In the beginning of the trilogy, the citizens of the Capitol were personified by Effie Trinket - overdressed, over-nourished, spoiled, and physically delicate. They could play out all of their basest desires by watching the Hunger Games. However, the Capitol citizens are now involved in the war on a physical level. A manifestation of this reality is Katniss and the squad barging into a Capitol woman's house and killing her on sight. We can assume that this woman was once an active Hunger Games viewer, just like most of the Capitol. She certainly never expected to become a victim of these televised assassins - but now the Hunger Games is at her doorstep. Concurrently, Tigris is another version of a Hunger Games victim. She was once a stylist but has since fallen out of vogue, and now sells fur underwear in a dusty back alley. Tigris is like a fading movie star - a picture of rotting beauty.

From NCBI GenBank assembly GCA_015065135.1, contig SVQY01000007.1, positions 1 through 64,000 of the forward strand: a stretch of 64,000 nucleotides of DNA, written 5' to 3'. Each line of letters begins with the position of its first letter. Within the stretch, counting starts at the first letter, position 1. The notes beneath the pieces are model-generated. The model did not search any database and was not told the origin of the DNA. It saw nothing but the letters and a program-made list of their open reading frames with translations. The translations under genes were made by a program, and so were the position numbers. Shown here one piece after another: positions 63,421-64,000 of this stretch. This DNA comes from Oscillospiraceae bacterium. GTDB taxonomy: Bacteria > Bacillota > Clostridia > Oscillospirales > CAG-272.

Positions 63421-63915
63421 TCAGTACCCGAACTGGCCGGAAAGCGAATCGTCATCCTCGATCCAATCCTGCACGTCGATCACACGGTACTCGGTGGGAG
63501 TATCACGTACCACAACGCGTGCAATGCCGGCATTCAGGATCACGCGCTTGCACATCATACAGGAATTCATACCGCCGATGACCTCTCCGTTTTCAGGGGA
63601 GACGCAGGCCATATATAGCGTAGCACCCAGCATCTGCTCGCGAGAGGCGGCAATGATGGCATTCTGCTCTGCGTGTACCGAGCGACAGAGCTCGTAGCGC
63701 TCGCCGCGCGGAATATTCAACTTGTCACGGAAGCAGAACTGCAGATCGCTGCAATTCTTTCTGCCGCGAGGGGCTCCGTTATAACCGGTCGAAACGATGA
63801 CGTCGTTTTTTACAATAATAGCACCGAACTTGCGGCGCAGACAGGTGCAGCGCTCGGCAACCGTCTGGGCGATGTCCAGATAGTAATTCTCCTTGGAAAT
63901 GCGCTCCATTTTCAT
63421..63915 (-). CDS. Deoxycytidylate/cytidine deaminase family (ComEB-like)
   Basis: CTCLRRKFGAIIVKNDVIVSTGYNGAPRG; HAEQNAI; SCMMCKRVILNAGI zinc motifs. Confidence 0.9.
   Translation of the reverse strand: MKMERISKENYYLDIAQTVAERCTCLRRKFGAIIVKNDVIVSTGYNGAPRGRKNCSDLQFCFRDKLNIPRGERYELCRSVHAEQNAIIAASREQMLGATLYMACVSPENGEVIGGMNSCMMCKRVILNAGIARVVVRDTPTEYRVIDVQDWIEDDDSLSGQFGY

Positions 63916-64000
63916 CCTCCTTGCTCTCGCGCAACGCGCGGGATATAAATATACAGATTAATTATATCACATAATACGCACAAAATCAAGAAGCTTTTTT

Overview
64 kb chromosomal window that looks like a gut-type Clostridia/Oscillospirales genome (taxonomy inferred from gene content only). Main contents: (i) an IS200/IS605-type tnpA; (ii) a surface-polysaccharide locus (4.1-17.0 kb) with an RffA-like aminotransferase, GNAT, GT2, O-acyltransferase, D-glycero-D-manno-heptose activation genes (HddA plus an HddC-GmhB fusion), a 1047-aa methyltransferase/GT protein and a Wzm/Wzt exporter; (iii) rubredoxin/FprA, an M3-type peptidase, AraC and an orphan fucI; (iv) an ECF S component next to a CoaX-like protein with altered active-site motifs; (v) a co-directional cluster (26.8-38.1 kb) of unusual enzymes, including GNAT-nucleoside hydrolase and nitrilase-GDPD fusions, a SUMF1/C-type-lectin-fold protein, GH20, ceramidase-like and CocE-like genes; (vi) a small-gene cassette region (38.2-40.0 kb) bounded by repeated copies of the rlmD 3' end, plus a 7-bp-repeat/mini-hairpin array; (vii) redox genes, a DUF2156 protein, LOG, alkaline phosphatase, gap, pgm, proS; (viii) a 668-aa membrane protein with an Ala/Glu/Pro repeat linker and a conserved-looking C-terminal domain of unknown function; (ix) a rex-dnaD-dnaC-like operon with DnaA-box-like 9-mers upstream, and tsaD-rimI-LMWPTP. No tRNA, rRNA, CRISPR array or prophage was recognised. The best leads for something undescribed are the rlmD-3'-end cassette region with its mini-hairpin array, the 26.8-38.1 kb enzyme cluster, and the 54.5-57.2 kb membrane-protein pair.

Anders writes, "There's a running motif... where people play a game called 'real or not real,' in which they double-check their own memories, because they're trying to hold onto the truth about their own lives." While helping Peeta to reconstruct his past, Katniss is forced to face some of her most painful past decisions. She tries to quell his paranoia, stating, "'I never wanted to kill you. Except when I thought you were helping the Careers kill me. After that, I always thought of you as... an ally'" (270). Because most of Peeta's hijacked memories have to do with Katniss, she is the one who has the most information to fill in the blanks. However, he asks Katniss questions that she hasn't yet answered for herself. "Friend. Lover. Victor. Enemy. Fiancee. Target. Mutt. Neighbor. Hunter. Tribute. Ally. I'll add it to the list of words I use to try to figure you out" (270), Peeta remarks. And yet - his jumbled memories of his and Katniss's relationship aren't too far off from her own unaltered feelings.